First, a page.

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Housing Booms and City Centers

  • Edward L. Glaeser
  • Joshua D. Gottlieb
  • Kristina Tobio

Popular discussions often treat the great housing boom of the 1996-2006 period as if it were a national phenomenon with similar impacts across locales, but across metropolitan areas, price growth was dramatically higher in warmer, less educated cities with less initial density and higher initial housing values. Within metropolitan areas, price growth was faster in neighborhoods closer to the city center. The centralization of price growth during the boom was particularly dramatic in those metropolitan areas where income is higher away from the city center. We consider a number of different explanations for this connection, and find that the connection between centralized price growth and decentralized income seems to be most explained by the faster price growth in central cities that use relatively more public transit.

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File URL: http://www.aeaweb.org/articles.php?doi=10.1257/aer.102.3.127
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Article provided by American Economic Association in its journal American Economic Review.

Volume (Year): 102 (2012)
Issue (Month): 3 (May)
Pages: 127-33

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Handle: RePEc:aea:aecrev:v:102:y:2012:i:3:p:127-33
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  1. Charles Himmelberg & Christopher Mayer & Todd Sinai, 2005. "Assessing High House Prices: Bubbles, Fundamentals, and Misperceptions," NBER Working Papers 11643, National Bureau of Economic Research, Inc.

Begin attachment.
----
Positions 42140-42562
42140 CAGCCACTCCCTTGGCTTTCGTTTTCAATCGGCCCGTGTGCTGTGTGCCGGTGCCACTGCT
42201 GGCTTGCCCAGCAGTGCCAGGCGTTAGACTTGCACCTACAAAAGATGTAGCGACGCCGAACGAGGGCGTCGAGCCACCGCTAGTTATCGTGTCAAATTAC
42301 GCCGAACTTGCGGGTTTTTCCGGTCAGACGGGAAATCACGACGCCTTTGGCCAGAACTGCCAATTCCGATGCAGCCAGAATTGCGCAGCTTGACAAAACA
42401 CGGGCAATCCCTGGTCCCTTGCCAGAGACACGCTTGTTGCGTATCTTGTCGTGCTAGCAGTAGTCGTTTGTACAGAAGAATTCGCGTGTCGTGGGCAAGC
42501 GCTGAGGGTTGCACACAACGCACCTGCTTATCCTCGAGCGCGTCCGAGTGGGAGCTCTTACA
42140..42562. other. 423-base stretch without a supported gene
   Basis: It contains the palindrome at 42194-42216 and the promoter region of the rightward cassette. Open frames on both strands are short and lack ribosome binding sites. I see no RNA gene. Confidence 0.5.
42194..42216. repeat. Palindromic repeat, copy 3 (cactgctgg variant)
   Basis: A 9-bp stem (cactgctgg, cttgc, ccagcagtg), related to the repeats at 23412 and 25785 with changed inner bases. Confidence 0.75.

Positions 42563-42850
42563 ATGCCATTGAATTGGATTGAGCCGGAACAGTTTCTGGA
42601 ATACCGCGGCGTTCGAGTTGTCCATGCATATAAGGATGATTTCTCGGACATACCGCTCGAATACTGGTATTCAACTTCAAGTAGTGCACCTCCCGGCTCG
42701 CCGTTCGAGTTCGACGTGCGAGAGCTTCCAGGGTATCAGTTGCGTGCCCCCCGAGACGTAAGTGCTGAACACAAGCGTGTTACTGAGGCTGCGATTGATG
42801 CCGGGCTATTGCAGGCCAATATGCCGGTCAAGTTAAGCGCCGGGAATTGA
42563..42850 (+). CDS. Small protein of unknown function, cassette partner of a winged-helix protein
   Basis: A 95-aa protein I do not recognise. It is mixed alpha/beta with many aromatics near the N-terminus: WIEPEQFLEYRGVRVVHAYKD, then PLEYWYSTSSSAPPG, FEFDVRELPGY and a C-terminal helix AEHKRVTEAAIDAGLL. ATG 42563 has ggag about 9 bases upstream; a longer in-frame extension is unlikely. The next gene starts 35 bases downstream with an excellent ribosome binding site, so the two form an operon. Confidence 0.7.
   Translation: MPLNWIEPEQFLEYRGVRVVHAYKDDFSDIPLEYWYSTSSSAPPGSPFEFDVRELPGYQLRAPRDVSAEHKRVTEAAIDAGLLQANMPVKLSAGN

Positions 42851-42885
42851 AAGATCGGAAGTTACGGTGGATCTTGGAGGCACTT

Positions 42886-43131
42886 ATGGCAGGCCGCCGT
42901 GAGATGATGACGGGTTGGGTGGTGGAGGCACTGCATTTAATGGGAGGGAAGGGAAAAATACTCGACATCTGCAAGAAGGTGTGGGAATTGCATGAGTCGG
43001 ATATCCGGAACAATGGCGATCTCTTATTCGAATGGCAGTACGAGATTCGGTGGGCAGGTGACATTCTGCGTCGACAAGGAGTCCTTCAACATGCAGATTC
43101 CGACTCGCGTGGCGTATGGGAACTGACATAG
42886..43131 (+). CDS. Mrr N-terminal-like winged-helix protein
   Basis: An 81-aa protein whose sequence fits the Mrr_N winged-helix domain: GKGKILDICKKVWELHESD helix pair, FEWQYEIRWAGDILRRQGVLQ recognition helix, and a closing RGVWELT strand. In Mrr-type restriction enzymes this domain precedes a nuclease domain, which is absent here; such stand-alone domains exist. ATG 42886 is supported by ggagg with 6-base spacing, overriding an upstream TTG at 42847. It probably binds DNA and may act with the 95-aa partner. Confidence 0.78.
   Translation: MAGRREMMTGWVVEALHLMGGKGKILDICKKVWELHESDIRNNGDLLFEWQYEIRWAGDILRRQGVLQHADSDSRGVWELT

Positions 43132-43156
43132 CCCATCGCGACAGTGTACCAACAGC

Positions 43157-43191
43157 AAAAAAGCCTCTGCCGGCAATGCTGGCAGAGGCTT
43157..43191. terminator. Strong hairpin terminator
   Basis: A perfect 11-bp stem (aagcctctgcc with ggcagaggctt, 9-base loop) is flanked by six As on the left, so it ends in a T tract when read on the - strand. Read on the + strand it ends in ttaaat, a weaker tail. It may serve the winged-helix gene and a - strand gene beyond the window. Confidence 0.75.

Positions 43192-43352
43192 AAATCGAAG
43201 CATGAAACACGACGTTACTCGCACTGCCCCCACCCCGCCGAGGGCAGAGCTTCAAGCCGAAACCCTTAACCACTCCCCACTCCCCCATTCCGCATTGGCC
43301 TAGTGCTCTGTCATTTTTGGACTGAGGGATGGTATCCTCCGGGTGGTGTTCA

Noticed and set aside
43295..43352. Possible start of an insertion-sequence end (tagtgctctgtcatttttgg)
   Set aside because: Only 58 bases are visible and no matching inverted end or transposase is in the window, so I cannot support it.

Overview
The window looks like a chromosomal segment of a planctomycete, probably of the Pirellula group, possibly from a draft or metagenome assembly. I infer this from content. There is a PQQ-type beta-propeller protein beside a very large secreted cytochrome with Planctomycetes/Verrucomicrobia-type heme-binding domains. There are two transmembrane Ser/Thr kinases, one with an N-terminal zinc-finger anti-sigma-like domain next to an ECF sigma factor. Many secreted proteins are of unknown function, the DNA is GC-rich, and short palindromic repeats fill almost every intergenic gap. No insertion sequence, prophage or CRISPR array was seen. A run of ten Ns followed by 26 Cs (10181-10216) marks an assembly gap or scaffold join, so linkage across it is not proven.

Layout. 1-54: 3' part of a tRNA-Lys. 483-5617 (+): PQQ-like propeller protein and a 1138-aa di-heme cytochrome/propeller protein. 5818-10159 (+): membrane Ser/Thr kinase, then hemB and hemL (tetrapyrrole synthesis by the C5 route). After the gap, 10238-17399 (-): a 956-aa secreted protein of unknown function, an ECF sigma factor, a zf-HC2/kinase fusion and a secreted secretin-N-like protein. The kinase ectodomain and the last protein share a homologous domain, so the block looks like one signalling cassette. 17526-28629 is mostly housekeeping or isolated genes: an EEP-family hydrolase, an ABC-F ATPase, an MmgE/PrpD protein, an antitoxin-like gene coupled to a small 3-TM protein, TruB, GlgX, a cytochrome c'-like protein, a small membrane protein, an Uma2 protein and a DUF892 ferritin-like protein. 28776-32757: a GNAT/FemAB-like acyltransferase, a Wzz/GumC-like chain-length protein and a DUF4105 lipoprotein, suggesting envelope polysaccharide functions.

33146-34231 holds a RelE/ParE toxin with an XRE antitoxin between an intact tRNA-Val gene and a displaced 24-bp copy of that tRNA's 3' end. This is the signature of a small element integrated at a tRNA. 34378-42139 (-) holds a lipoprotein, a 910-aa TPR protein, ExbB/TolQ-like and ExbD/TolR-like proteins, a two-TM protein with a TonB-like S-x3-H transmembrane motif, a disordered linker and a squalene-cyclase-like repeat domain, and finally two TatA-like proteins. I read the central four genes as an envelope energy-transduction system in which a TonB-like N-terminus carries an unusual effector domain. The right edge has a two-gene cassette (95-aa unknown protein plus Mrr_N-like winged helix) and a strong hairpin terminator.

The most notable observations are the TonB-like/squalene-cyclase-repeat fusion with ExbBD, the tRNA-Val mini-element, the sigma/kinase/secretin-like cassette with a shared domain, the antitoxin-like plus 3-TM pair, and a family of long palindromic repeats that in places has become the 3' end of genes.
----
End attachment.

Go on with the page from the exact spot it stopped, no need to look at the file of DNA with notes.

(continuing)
2. Guerrieri, Veronica & Hartley, Daniel & Hurst, Erik, 2013. "Endogenous gentrification and housing price dynamics," Journal of Public Economics, Elsevier, vol. 100(C), pages 45-60.
  3. Atif Mian & Amir Sufi, 2009. "The Consequences of Mortgage Credit Expansion: Evidence from the U.S. Mortgage Default Crisis," The Quarterly Journal of Economics, Oxford University Press, vol. 124(4), pages 1449-1496.
  4. Glaeser, Edward & Saiz, Albert & Gyourko, Joseph, 2008. "Housing Supply and Housing Bubbles," Scholarly Articles 2962640, Harvard University Department of Economics.
  5. Roback, Jennifer, 1982. "Wages, Rents, and the Quality of Life," Journal of Political Economy, University of Chicago Press, vol. 90(6), pages 1257-78, December.
  6. Albert Saiz, 2010. "The Geographic Determinants of Housing Supply," The Quarterly Journal of Economics, Oxford University Press, vol. 125(3), pages 1253-1296.
  7. Rappaport, Jordan & Kahn, Matthew E. & Glaeser, Edward, 2008. "Why Do The Poor Live In Cities? The Role of Public Transportation," Scholarly Articles 2958224, Harvard University Department of Economics.
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